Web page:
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Gershwin_and_Jazz_and_Music_Theater_materials

Gershwin_and_Jazz_and_Music_Theater_materials - 23:23:00...

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03/12/2009 23:23:00 Music 1751 Willis Delony, instructor Supplemental Materials on Gershwin, Jazz and Music Theater The following contains supplemental readings, listening guides and  lecture outlines for our final unit. The readings have been taken from  various sources, in particular an excellent outline of jazz history compiled  by Verve Records and published on their  web site.  Gershwin and  Rhapsody in Blue Background reading
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_______________________________________________________ ________________Backdrop: The 1920s - The Age of Jazz   The novel rhythms of black America sweep musical America and white  band leaders catch on. Jazz reshapes the styles and fires the imaginations  of musicians and songwriters, spawning new musical ideas. Critics rave  about Broadway's fast rising tunesmith - George Gershwin, and his  innovative treatment of jazz.  How  Rhapsody  came to be:   2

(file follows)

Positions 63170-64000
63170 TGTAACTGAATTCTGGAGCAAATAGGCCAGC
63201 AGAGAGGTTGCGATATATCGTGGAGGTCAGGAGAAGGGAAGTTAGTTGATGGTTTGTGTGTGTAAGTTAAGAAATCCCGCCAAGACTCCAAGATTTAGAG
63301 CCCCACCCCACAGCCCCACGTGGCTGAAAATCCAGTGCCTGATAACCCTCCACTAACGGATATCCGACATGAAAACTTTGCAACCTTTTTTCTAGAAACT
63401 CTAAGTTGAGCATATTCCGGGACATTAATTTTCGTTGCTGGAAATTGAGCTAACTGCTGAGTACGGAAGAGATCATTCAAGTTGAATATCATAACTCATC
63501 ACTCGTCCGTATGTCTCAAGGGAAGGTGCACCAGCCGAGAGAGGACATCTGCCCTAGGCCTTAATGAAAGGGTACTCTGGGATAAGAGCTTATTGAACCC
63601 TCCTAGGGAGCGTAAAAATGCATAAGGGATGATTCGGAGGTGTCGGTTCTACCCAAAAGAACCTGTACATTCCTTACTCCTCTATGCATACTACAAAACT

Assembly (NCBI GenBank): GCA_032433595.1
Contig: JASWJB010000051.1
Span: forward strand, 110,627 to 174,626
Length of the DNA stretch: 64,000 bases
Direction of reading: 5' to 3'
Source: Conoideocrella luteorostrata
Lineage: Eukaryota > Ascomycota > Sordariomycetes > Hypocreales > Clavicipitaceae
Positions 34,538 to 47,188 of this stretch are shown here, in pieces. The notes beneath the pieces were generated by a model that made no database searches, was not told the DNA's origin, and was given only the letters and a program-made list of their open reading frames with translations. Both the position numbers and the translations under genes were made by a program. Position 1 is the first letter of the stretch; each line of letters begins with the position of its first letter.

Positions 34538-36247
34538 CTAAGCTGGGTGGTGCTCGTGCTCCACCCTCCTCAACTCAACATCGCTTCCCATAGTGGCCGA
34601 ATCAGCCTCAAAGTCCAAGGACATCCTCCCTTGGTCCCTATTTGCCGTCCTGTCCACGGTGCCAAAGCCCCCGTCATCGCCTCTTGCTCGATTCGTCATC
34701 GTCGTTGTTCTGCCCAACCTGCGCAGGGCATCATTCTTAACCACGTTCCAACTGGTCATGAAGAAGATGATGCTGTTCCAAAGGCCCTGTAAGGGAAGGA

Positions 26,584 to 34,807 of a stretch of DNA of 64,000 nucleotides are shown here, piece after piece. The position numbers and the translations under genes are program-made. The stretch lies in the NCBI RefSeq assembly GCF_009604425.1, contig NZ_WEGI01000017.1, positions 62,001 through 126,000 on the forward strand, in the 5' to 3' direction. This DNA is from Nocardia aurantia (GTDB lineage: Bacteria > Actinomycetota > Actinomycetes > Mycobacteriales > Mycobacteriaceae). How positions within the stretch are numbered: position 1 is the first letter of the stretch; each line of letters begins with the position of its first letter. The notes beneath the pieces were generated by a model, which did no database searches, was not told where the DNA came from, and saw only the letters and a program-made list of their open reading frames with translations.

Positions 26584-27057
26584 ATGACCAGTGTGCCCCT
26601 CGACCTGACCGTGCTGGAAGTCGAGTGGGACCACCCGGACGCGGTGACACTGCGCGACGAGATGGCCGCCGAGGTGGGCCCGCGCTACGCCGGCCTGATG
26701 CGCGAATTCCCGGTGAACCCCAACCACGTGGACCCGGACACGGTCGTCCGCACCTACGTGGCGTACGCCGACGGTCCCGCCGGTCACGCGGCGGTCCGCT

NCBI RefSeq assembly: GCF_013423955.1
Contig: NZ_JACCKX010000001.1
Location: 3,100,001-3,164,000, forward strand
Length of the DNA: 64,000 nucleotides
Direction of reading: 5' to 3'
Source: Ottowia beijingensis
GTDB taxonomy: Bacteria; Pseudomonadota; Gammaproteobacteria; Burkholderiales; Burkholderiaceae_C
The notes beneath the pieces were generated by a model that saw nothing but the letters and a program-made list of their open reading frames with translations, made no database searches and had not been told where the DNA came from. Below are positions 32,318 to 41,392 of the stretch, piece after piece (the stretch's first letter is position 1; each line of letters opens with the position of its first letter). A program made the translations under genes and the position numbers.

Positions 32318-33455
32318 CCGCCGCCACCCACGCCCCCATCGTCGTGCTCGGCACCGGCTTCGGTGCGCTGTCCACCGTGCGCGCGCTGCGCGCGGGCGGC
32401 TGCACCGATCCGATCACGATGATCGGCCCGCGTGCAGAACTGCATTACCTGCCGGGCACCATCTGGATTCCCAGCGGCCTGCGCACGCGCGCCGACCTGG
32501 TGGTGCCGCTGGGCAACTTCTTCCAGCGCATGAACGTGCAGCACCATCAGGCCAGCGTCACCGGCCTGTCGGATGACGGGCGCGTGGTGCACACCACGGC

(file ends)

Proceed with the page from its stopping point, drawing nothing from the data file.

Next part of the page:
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Sometime in late 1923, the bandleader Paul Whiteman asked George  Gershwin to think about writing a jazz piece for his band. Gershwin gave it  some thought, sketched some possible themes, and left it at that. On  January 4, 1924 to his surprise, a report appeared in the  New York Tribune  announcing that George Gershwin was at work on a "jazz concerto" to be  premiered by the Whiteman Band at the Aeolian Hall in New York on  February 12, in a concert to be called  An Experiment in Modern Music.  At  the time, he was in the thick of his Broadway commitments and the jazz  concerto was barely more than a thought, but Gershwin's genius rose to  the occasion. He would later point to the rhythm and rattle of the Boston  train he was once on as the source of his rhythmic ideas, and to James  McNeill Whistler's painting  Nocturne in Black and Gold  as the inspiration for  Rhapsody's  title. On February 12, at the appointed time, which was toward  the end of the programme, he delivered his first large-scale work - to an  audience that included luminaries like Sergei Rachmaninoff, Jascha  Heifetz, and Efrem Zimbalist, Sr. The wailing of the clarinet as the work  opened could only have seduced the audience.  Rhapsody  was a huge  success, the day's most talked about musical "experiment" eclipsing the  3
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rest of the programme. It was very American in its daring and its energy.  And like America, it was a veritable "melting pot" of the influences that  shaped Gershwin's musical language - Scott Joplin's tuneful piano rags,  the rhythmic jazz of Harlem's clubs, the folk music of the Yiddish theater,  and the new post-Romantic music of Ravel and Schoenberg and  Stravinsky. It was a stunning performance, with George Gershwin himself 
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